Inflation stalks the halls of the PLSA conference.

 

The PLSA’s Edinburgh conference is for a second time happening in the midst of turmoil. Yesterday’s event started with a montage of footage beginning in March 2020 when the event last took place and taking us to today reminding us how the pandemic has changed much in the way we work and the way we view institutions such as the NHS and the apparatus of Government. The 2020 conference was also notable for the presence of Guy Opperman who delivered a powerful speech on the need to adopt TCFD reporting and take climate change seriously.

This year’s conference has no Pension Minister but the import of that speech has been realised. TCFD reporting was one of the themes of yesterday as was the issue of ESG which has become mainstream in investments. Much as we may worry about greenwashing, there is no doubt that the pensions industry has responded responsibly to the challenge set it.

But the 2022 investment conference is being stalked by a threat that while it is not viral , has the potential to bring misery in great measure and like Covid it threatens the poor and vulnerable most. The threat is inflation – I have written about it in my last blog. As with Covid in 2020, the impact of the threat has yet to be fully realised but those who were asking questions – were asking questions about how inflation would change the financial and economic landscape of the months and years ahead.

Like Covid, inflation is considered to be a spike with a long tail. How fat the spike , how thick the tail has been argued by many conference speakers but it is ever present in conversation and in the sessions (which have mainly been discursive).

And by a strange coincidence, the conference will end today coincidental with a major Government announcement, this one will not be about lockdown but about the remedial measures the Chancellor is likely to put in place to combat the impending fuel poverty which without inflation will best the majority of pensioners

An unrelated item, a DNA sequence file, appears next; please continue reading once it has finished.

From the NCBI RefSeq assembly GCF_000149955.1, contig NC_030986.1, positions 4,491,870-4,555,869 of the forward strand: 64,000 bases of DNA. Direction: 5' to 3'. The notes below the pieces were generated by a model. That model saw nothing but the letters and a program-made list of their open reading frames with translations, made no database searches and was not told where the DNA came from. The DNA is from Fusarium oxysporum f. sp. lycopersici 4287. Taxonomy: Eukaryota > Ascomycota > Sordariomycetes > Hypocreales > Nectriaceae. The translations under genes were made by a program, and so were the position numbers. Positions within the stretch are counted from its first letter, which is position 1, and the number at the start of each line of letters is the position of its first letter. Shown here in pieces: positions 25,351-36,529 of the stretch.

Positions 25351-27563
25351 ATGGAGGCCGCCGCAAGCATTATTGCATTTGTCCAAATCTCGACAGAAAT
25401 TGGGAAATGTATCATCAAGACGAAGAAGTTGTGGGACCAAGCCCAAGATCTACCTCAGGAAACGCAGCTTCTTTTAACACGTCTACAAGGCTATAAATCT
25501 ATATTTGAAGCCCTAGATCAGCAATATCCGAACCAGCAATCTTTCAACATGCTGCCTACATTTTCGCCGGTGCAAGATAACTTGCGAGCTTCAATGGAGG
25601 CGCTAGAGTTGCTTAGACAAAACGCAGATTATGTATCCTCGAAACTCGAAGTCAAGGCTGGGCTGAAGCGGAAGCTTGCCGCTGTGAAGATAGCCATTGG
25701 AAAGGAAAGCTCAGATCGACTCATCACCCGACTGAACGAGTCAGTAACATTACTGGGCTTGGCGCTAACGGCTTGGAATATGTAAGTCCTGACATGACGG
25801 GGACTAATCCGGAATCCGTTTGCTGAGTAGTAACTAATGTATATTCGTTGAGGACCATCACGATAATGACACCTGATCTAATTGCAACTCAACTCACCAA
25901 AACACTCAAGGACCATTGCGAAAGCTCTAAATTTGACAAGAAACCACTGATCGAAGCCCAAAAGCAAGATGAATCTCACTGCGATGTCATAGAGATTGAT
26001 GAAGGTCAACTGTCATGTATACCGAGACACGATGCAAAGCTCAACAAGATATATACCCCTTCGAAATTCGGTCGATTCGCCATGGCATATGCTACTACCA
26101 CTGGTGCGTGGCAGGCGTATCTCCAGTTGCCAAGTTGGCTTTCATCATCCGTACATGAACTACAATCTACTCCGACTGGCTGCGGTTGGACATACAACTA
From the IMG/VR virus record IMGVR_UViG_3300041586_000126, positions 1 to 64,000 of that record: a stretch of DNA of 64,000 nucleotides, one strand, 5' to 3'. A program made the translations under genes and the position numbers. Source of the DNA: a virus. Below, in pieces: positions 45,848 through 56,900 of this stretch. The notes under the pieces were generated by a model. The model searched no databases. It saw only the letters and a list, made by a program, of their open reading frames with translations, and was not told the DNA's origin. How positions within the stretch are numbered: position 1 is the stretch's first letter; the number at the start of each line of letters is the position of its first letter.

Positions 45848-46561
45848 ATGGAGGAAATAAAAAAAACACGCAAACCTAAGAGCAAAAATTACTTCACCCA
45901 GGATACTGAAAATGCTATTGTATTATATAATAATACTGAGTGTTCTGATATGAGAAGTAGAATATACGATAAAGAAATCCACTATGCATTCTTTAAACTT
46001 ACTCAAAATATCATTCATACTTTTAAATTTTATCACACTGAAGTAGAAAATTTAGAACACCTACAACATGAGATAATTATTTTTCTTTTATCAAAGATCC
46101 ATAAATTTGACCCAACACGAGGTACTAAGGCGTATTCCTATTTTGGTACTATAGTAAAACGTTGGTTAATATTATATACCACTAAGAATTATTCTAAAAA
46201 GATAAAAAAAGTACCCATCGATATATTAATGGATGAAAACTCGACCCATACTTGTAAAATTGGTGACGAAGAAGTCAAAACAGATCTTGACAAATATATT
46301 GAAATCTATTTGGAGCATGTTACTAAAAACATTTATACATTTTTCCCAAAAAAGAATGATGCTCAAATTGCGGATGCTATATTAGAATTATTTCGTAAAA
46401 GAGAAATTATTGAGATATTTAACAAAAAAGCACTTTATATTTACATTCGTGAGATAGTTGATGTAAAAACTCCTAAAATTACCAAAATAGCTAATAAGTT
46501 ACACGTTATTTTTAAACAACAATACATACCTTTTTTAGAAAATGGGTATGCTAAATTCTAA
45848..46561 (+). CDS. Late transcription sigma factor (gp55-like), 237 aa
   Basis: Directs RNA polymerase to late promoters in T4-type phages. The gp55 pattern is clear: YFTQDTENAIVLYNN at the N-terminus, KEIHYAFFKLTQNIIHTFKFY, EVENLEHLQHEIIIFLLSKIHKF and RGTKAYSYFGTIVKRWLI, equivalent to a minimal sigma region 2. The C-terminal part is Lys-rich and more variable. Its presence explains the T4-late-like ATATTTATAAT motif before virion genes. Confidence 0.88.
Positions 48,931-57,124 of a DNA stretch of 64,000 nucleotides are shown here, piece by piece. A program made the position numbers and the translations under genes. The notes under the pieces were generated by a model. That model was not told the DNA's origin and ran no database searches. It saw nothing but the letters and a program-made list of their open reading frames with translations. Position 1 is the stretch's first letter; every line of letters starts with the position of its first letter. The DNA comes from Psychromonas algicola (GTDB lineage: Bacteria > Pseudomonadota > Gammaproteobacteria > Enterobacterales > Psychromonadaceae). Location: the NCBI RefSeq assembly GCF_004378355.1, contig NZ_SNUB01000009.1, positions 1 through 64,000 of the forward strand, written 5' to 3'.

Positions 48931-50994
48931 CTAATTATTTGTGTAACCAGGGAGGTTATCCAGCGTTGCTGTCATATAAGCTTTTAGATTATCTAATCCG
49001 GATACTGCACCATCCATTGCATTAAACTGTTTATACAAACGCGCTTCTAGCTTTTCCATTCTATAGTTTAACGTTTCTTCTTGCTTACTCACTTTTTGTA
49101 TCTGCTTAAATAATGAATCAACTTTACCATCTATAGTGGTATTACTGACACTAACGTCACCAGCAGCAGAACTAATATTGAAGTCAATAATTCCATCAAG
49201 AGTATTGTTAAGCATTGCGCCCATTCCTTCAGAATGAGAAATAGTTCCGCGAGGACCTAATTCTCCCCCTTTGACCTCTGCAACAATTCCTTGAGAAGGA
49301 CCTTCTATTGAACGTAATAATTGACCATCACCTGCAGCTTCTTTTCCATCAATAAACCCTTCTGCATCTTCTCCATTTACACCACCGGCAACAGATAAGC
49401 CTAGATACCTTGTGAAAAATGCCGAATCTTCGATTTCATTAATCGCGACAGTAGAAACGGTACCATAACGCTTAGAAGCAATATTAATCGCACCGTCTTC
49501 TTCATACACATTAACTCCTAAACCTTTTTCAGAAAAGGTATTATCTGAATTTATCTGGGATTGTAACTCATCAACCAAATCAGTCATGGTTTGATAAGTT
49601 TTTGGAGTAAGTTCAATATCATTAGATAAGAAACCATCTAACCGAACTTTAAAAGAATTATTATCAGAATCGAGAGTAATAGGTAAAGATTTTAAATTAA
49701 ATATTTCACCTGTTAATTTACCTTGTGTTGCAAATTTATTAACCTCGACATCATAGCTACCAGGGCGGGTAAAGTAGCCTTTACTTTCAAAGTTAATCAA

Inflation is an issue for DC too!

For this conference, the impact of inflation has so far been considered an issue for defined benefit schemes. One speaker late in the day told the hall that inflation had come as a welcome boost to funded schemes, a statement that was met with some disgruntlement among delegates with a flood of questions around how financial economics interacted with real world finances.

The issues of how those with pension pots in drawdown are likely to cope with the spike or a fat tail of inflation at 3-4% has not been addressed. Indeed I was told by one speaker that this conference cannot deal with retail issues.

Here again the similarities with discussions in 2020 are obvious. Then Covid was being discussed in terms of its economic impact, within days it had become a threat to the operation of all aspects of  pension operations, including the institutional investment function.

The PLSA has now acknowledged that it is there for DB and DC schemes but it is still giving the impression that the “pension” in its title concerns the money in DB while the “savings” are in DC – and are yet to be considered as pensions. This will need to change as more “pension savers” arrive at “destination retirement” with a pot – but not much help in how to spend it.

Recent work from the IFS suggests that what people spend in retirement is based on similar consumption patterns to when they were in work. There is a lot of good thinking about how consumers can ride out the current market storm and pay themselves enough to meet the coming spike in bills.

Adrian Boulding’s wisdom enlightens the DC investment debate

This kind of thinking needs to become mainstream in investment circles if the PLSA’s investment conference is properly engage with the real issues of DC pensions and DC pensioners.

My thoughts on day one of the conference can be summed up the phrase “plus ça change plus c’est la même chose”. The risks that hit us are unexpected and seem unmanageable. Covid and inflation have dominated successive conferences and usurped the agenda of each – to a degree.

Organisations such as the PLSA, meet annually to understand what its membership think and worry about and set an agenda for change in the year ahead. My impression is that this conference will be remembered for the agenda that imposed itself upon it, rather than the agenda it set itself. That is no bad thing.

Thanks to the PLSA for helping me be at its conference – we’ve come a long way!

About henry tapper

Founder of the Pension PlayPen,, partner of Stella, father of Olly . I am the Pension Plowman
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